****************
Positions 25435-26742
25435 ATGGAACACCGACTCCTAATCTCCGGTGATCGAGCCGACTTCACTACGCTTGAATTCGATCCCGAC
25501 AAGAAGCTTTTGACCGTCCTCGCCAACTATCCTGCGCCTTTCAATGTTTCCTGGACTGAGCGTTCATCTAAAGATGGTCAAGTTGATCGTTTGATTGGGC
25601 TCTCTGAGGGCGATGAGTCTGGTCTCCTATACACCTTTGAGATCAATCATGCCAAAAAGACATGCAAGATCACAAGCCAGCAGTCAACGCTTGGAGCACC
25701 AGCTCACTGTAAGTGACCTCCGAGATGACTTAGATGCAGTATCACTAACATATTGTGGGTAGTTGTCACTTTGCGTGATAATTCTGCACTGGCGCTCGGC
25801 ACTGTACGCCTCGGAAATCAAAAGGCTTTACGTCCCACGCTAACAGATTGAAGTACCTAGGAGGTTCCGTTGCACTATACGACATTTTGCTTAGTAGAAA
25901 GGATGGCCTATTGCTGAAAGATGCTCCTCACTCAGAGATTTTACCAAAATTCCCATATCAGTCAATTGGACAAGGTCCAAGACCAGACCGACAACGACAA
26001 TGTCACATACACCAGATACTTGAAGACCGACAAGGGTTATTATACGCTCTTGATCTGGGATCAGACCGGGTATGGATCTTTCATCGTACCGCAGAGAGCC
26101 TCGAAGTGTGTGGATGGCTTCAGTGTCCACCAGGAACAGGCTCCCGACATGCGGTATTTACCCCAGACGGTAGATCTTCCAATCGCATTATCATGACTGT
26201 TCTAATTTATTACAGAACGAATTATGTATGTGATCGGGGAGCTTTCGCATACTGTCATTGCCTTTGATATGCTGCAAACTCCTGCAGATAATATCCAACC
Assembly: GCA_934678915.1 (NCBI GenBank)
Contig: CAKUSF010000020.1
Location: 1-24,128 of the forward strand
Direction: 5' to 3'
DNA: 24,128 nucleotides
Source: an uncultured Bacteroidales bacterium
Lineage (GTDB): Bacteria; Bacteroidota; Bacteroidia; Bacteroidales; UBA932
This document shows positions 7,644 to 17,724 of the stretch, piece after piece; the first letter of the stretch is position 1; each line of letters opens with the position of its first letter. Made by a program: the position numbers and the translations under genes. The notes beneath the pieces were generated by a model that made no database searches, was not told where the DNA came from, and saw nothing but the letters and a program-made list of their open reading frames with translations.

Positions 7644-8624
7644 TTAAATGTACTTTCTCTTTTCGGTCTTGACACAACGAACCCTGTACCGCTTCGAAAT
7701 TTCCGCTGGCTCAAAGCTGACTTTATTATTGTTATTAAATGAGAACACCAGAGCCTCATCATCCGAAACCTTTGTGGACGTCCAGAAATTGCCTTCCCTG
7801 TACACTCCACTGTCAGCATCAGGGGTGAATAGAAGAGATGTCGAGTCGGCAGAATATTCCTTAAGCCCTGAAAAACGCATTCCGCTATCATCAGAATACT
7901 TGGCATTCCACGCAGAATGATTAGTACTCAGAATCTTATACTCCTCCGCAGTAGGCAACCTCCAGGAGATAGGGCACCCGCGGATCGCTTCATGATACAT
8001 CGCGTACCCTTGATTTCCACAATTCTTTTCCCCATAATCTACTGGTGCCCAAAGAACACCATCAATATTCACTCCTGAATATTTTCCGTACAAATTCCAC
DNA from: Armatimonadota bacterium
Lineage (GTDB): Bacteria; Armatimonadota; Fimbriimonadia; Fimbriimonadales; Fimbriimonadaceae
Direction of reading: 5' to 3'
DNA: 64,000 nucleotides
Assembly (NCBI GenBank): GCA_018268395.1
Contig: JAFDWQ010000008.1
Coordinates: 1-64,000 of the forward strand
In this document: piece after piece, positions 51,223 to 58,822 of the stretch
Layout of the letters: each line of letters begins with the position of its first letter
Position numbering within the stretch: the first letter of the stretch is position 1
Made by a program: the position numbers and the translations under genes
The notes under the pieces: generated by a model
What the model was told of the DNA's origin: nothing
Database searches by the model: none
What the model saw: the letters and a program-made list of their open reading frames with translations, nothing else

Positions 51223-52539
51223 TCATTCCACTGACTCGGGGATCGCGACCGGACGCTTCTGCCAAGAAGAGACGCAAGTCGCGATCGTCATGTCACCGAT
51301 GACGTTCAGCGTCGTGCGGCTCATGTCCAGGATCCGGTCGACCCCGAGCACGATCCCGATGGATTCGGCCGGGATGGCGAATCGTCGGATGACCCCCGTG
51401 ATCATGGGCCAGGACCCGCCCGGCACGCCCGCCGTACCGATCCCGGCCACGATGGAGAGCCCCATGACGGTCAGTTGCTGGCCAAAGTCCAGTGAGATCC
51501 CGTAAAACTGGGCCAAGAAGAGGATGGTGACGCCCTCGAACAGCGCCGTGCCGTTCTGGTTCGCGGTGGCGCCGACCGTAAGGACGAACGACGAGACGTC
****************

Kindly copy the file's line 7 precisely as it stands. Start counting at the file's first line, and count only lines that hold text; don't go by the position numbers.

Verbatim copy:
25901 GGATGGCCTATTGCTGAAAGATGCTCCTCACTCAGAGATTTTACCAAAATTCCCATATCAGTCAATTGGACAAGGTCCAAGACCAGACCGACAACGACAA